Background: Abdominal aortic aneurysm (AAA) is a chronic degenerative inflammatory
disease. Multi-factors including genetic, environmental and lifestyle factors determine the onsets and
progression of AAAs. Currently surgical repair remains the only effective aneurysm treatment, but no
pharmacological therapy is available for limiting further enlargement of small AAAs and fetal rupture.
Objective: This article is to review our current understanding of angiotensin II (Ang II) and its type 1
receptor (AT1) in AAA pathogenesis as well as the translational potential of AT1 receptor blocker
(ARB) treatment for treating clinical AAA disease.
Results: While many pathways or molecules have been shown to associate with AAA formation and
progression, accumulating evidence indicates the most significant importance of peptide hormone Ang
II and its receptor AT1 in AAA pathogenesis and suggests the translational value of targeting inhibition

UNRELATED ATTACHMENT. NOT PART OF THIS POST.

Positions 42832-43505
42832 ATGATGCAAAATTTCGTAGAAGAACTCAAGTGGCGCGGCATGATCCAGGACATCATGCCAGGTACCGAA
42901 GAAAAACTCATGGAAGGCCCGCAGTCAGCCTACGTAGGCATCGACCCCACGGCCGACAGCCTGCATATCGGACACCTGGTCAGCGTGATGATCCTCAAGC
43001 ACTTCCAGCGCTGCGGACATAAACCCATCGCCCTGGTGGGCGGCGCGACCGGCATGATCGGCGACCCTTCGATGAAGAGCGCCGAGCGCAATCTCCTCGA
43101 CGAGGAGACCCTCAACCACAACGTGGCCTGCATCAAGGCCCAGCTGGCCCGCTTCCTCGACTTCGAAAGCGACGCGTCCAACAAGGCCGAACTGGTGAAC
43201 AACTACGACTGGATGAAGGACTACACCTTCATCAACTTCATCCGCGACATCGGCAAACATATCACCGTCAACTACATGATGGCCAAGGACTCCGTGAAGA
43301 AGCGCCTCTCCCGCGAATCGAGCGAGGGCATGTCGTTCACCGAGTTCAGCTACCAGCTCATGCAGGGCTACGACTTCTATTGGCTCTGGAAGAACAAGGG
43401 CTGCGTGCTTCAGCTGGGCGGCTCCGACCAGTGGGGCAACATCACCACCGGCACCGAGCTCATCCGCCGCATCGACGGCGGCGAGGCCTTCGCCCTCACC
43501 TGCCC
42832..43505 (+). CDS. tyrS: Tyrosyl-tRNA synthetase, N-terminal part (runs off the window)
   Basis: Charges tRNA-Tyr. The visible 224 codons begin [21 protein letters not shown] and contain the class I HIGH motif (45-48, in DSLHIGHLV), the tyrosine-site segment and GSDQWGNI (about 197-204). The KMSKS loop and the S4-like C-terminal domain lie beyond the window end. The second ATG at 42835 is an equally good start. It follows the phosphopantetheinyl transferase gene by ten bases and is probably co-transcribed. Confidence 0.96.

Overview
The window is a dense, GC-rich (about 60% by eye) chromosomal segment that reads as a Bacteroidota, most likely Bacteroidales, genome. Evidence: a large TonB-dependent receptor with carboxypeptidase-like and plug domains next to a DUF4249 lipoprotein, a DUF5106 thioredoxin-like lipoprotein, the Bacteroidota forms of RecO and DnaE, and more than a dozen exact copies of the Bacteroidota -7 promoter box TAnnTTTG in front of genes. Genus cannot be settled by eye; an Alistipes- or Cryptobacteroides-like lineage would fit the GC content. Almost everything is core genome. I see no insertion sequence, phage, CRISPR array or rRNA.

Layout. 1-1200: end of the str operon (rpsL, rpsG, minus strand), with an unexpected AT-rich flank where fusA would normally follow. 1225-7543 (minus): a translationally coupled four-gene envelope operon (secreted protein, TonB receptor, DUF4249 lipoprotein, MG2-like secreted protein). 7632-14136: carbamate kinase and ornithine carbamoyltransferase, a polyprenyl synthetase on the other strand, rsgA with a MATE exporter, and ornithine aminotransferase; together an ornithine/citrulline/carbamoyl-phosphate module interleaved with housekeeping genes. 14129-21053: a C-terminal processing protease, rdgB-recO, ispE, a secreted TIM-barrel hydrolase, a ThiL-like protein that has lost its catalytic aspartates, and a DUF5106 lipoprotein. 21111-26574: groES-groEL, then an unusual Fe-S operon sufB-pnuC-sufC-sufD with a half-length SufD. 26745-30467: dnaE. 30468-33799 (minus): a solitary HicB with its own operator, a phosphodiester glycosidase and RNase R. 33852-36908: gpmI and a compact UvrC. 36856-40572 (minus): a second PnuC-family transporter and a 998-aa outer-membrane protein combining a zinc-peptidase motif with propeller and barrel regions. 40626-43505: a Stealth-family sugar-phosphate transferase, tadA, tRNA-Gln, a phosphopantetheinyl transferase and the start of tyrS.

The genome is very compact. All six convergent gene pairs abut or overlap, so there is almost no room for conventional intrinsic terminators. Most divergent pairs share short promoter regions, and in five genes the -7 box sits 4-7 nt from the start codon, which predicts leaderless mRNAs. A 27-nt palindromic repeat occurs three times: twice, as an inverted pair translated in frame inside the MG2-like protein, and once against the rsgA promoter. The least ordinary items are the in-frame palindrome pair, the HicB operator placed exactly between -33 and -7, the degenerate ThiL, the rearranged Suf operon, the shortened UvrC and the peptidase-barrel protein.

of AT1 in treating clinical AAA disease. This review summarized the influences of AT1 deficiency
and pharmacological ARB treatment on experimental AAAs. A discussion has also been made
on whether and how ARB medication in AAA patients changes the natural course of clinical AAAs,
including aneurysm enlargement rate, rupture and AAA-specific mortality. Additionally, we provided
information on two registered clinical trials which are to test the efficacy of telmisartan and valsartan
in limiting small AAA enlargement.
Conclusion: Ang II/AT1 pathway plays a critical role in aneurysmal pathogenesis. Targeting AT1 via
ARB will help establishing novel pharmacological therapies for limiting continuous enlargement of
small AAAs in patients.